Title: Afterlives of the Saints
Author: Colin Dickey
Pub. Date: June, 2012
Summary: Afterlives of the Saints is a woven gathering of groundbreaking essays that move through Renaissance anatomy and the Sistine Chapel, Borges’ “Library of Babel,” the history of spontaneous human combustion, the dangers of masturbation, the pleasures of castration, “and so forth” – each essay focusing on the story of a particular (and particularly strange) saint.
Hagiography – the writing of the lives of the saints – is a curious genre, now mostly forgotten.
Prior to reading this book, I had no idea hagiography was its own genre. I’ve always been fascinated with the saints and the stories behind their sainthood. The second I saw this book I knew I needed to read it.
Afterlives of the Saints turned out to be much different than I had expected! Over the course of my reading I bounced back and forced before ultimately deciding that this is just an okay book. It has its moments – and Mr. Dickey can be extremely sarcastic and witty, something I definitely appreciate – but I can’t imagine this being a book I’d pick up again. It was enjoyable while it lasted, but now that I’m finished we’ll be parting ways.
You can’t treat a saint as you would an ordinary human. When I think of the saints, what comes to mind are the “replicants” in Ridley Scott’s 1982 science fiction classic Blade Runner, androids of advanced strength and intelligence whom their creator describes as “more human than human.”
Mr. Dickey breaks up the novel into four parts: part one discusses saints and their writings, part two and three focuses on the world of art and literature, and part four sheds light on the beliefs saints held. There’s also a fifth part – perhaps my favorite – reserved for the almost-saints.
The major flaw with this novel was that, oddly enough, not nearly enough attention was given to each saint Dickey selected. Imagine! Each chapter (if you will) can easily be read alone. Unfortunately, while each starts out with a particular saint, Dickey quickly proceeds to deviate and instead ends up discussing how society/film/war/nations/etc have changed or were influenced by that saint. There were times when I felt what Dickey was discussing had absolutely nothing to do with that chapter’s saint.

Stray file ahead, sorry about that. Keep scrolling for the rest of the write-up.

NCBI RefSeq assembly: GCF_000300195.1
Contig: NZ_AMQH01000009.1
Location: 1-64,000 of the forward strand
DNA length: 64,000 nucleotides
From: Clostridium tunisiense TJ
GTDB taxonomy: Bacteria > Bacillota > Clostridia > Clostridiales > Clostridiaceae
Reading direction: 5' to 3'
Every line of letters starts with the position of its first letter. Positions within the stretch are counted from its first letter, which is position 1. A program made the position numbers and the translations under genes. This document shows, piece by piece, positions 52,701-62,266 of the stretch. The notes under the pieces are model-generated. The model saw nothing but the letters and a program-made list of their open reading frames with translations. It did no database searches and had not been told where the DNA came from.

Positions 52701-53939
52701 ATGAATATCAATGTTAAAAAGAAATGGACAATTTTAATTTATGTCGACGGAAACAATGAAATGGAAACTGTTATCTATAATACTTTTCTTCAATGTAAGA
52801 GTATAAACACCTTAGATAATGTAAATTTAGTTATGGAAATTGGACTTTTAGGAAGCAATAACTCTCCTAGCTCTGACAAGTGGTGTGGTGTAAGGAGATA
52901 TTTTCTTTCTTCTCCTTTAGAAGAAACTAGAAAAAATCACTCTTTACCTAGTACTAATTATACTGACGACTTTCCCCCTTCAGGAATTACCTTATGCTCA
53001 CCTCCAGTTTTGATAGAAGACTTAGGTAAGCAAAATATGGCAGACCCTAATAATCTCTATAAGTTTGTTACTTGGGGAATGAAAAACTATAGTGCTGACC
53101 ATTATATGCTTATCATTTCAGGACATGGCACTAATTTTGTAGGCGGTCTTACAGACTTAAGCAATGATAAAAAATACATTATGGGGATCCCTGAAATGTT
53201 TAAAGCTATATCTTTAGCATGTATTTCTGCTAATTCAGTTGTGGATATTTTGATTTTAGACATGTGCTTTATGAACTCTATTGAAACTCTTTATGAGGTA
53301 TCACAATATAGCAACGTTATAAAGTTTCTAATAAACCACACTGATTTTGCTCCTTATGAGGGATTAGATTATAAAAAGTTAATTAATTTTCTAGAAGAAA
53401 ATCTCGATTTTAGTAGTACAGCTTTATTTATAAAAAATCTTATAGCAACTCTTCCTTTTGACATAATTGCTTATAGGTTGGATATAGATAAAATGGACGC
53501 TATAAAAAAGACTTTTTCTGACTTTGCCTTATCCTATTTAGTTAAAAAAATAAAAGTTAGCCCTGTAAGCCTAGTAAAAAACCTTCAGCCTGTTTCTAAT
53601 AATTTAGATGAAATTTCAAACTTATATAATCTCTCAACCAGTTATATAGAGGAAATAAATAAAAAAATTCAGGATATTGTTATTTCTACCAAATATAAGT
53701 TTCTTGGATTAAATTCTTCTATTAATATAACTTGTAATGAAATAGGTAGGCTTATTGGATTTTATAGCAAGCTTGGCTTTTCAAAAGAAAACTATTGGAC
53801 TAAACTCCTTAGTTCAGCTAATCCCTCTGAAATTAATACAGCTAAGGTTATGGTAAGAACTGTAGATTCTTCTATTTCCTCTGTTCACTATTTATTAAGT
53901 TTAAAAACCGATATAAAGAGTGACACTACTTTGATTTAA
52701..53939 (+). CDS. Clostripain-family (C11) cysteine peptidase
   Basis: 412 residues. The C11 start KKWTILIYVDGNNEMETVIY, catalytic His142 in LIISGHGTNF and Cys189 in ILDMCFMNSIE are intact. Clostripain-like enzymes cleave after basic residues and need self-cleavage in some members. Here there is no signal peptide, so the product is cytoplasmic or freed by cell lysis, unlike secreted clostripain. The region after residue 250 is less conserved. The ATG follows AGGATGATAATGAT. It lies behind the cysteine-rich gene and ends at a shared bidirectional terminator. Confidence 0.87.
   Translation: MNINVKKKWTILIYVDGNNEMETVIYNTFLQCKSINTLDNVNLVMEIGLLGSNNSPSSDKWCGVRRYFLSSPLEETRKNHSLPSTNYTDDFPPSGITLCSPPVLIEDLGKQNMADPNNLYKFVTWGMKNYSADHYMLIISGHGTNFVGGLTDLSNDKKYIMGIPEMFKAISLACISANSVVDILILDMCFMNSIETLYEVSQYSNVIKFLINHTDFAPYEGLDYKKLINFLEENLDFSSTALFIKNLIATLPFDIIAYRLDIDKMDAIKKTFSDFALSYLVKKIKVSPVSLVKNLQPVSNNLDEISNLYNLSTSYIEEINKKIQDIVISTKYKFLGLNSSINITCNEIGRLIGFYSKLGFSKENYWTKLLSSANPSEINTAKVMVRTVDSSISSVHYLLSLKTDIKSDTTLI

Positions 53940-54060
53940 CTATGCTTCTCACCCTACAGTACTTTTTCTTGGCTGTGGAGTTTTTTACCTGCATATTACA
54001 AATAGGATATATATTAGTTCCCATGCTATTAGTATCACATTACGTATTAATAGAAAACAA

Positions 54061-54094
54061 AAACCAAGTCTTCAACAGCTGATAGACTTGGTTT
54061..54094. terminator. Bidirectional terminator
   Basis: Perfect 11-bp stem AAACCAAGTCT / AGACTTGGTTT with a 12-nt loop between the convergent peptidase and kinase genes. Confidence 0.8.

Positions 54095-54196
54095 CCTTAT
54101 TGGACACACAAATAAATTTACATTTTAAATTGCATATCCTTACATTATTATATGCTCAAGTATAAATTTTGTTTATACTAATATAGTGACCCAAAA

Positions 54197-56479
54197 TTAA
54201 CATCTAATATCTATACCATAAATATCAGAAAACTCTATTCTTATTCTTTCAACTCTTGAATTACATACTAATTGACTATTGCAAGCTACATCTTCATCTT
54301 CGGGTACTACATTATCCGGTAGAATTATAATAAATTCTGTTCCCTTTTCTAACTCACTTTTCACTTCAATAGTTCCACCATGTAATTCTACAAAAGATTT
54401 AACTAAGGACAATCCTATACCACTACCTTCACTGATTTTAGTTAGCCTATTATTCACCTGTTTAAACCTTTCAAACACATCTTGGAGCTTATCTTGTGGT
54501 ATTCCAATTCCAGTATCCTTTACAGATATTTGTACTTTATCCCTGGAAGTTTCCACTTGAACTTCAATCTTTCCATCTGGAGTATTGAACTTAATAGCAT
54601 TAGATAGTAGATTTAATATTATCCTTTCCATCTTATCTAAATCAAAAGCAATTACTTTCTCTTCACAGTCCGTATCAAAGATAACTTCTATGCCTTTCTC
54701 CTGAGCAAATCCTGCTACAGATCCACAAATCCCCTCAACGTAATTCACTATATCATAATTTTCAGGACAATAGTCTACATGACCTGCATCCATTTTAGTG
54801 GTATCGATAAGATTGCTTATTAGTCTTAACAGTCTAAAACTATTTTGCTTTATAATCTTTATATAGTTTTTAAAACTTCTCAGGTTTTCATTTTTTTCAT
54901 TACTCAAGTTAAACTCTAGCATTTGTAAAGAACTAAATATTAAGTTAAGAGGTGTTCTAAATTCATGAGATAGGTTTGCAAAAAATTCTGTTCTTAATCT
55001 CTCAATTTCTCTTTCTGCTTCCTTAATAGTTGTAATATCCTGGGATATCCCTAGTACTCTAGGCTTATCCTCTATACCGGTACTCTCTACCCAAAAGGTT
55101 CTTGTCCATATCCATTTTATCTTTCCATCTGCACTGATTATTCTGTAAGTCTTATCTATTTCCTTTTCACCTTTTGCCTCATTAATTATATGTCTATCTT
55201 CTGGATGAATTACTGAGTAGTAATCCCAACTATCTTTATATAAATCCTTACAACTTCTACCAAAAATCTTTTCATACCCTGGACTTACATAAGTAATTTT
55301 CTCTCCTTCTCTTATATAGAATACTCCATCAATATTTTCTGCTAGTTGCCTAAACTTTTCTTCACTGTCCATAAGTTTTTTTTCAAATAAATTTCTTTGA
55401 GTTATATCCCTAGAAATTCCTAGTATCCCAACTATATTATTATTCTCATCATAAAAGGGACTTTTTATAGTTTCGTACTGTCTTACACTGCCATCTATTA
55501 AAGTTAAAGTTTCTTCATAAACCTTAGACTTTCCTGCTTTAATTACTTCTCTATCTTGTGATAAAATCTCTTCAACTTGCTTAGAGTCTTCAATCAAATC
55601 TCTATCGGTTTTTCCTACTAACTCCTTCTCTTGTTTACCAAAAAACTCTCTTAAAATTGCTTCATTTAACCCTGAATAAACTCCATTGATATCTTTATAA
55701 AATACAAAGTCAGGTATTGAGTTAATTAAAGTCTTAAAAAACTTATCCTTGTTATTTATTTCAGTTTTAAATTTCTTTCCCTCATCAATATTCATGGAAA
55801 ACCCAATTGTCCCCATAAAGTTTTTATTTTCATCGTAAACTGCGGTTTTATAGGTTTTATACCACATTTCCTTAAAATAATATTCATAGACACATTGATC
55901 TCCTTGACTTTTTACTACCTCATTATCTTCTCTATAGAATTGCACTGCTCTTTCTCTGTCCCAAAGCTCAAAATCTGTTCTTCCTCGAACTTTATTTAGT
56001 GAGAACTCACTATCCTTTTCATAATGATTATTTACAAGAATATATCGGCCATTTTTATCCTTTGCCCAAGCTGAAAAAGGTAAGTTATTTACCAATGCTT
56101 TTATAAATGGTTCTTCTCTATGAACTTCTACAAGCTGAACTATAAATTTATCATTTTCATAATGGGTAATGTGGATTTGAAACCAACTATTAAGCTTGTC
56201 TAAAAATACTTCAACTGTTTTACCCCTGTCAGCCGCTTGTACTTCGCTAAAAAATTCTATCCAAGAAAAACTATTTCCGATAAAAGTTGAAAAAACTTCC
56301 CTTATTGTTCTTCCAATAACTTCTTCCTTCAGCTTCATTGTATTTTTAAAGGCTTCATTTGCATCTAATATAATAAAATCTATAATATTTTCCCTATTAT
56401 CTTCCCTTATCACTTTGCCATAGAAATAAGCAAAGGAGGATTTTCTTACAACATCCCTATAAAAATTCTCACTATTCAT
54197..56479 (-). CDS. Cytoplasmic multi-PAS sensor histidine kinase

Conques, meanwhile, was still without its saint. Unable to get Vincent of Saragossa, they decided next to try to acquire Saint Vincent of Pompejac – one Vincent being apparently as good as the next.
Although I didn’t necessarily dislike the book, I definitely feel as though I was a bit mislead. Afterlives of the Saints reads more like a series of essays that sort of kind of deal with a saint, rather than being the book I originally had imagined. Because of the stand-alone nature of the chapters, this is definitely a book where you could pick and choose which chapters you’d like to read. Want to read about Saint George and the dragon? Go for it! Feel like finding out more about Saint Simeon and how he perched atop a pole for three decades (“There are records of at least ten other saints who were revered for standing on poles.”)? Feel free! Certain chapters, or rather certain saints, interested me more than others and those chapters were the ones I got through quickest.
In the end, I’m glad I read Afterlives of the Saints. The book as a whole was very fascinating and I learned an awful lot about these saints.
But even as more and more hermits climbed atop pillars to escape the world, Simeon, the first of them, remained the most well known, the originator of a strange craze that swept the desert in the fifth and sixth centuries.
Let your first image of Gregory be this: singing hymns one morning in 580 to a passed-out Christ.
Agatha’s torture included having her breasts cut off, and she is commonly depicted as holding those breasts on a tray before her. But the laity didn’t always recognize these tan lumps as breats. They were misread often enough both as bells and as loaves of bread that she has become the patron saint of bell-forgers and bakers. And then there’s Bartholomew, flayed alive, who holds, in addition to his own skin, the tool used to cut that skin off, a tool that looks sort of like a cheese cutter, so Florentine cheese merchants took Bartholomew as their patron.
She is not the only military saint, but she is the saint of the cannon, of the powder, of the sudden and convulsive explosion. Saint Barbara, who blows things up for justice.
According to the Palimpsest, George was forced to wear iron boots into which nails had been hammered, his head was beaten with a hammer, a ret-hot helmet was placed on his head, more nails were pounded into his head, his skin was pierced with iron hooks, he had molten lead poured into his mouth, he was placed inside a bronze bull lined with nails and spun around, and then he was set on fire.